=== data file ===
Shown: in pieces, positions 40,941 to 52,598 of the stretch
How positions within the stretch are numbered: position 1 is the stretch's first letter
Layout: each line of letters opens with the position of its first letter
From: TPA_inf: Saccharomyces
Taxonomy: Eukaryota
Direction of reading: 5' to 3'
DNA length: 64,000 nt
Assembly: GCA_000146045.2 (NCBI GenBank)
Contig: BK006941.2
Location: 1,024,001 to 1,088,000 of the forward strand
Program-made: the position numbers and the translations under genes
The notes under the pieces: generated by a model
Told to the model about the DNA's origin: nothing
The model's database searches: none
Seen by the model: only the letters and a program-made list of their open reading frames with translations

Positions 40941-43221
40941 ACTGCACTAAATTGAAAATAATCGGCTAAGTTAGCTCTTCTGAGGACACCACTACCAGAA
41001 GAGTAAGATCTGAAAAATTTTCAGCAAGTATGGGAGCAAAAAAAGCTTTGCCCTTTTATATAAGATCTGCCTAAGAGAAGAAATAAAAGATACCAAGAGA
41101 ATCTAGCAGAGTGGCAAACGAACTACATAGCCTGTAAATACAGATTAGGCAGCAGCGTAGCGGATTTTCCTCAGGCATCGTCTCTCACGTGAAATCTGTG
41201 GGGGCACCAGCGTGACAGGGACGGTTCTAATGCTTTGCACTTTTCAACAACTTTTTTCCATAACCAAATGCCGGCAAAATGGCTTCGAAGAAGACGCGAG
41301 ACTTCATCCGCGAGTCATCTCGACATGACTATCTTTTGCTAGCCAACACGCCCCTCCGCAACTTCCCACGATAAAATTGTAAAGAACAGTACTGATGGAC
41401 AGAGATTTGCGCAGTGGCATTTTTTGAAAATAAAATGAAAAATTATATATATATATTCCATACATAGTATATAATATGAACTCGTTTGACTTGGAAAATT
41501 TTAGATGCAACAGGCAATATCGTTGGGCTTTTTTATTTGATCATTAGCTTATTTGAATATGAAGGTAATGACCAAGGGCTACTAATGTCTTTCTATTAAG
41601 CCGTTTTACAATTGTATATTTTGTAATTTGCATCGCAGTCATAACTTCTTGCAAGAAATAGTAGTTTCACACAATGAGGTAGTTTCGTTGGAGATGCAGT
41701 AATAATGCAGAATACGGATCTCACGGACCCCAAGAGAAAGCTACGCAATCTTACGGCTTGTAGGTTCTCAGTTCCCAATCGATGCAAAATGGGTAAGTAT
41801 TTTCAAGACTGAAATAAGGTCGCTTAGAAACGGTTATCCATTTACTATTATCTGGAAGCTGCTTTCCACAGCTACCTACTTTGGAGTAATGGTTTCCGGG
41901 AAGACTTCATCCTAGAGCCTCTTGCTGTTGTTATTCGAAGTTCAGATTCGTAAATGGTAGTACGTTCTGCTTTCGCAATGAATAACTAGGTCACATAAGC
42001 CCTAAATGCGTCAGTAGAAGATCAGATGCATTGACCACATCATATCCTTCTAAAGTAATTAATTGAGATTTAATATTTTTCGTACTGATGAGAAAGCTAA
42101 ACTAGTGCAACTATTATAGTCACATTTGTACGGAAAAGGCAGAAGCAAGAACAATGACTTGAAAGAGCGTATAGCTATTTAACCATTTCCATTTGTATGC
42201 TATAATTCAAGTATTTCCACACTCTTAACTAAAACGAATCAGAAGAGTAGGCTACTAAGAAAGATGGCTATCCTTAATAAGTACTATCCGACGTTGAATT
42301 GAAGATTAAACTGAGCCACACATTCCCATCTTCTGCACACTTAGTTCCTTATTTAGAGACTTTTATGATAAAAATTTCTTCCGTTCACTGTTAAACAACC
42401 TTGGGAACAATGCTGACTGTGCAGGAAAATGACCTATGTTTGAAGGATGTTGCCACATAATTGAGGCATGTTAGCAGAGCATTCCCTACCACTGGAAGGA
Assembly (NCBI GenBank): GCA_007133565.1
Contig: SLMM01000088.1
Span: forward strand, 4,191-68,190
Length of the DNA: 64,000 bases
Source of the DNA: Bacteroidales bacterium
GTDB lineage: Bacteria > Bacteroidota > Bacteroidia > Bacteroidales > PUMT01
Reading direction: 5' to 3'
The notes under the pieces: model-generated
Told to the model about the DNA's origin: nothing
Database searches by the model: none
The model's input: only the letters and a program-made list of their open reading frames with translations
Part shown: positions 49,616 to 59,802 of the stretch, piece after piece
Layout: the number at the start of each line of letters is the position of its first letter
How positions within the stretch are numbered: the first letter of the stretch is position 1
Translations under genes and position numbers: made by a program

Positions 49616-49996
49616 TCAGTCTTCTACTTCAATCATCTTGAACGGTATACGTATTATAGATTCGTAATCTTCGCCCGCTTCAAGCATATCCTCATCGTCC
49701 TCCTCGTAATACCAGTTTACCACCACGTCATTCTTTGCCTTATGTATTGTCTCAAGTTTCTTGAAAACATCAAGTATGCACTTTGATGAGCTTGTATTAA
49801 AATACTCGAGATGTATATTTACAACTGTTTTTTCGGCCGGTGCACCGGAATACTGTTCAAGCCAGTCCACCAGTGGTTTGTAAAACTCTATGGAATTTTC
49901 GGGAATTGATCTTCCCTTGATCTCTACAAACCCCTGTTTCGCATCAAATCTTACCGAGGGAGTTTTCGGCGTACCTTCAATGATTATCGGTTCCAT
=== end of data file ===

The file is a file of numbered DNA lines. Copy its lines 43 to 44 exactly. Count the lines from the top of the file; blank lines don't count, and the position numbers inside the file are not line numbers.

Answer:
The model's input: only the letters and a program-made list of their open reading frames with translations
Part shown: positions 49,616 to 59,802 of the stretch, piece after piece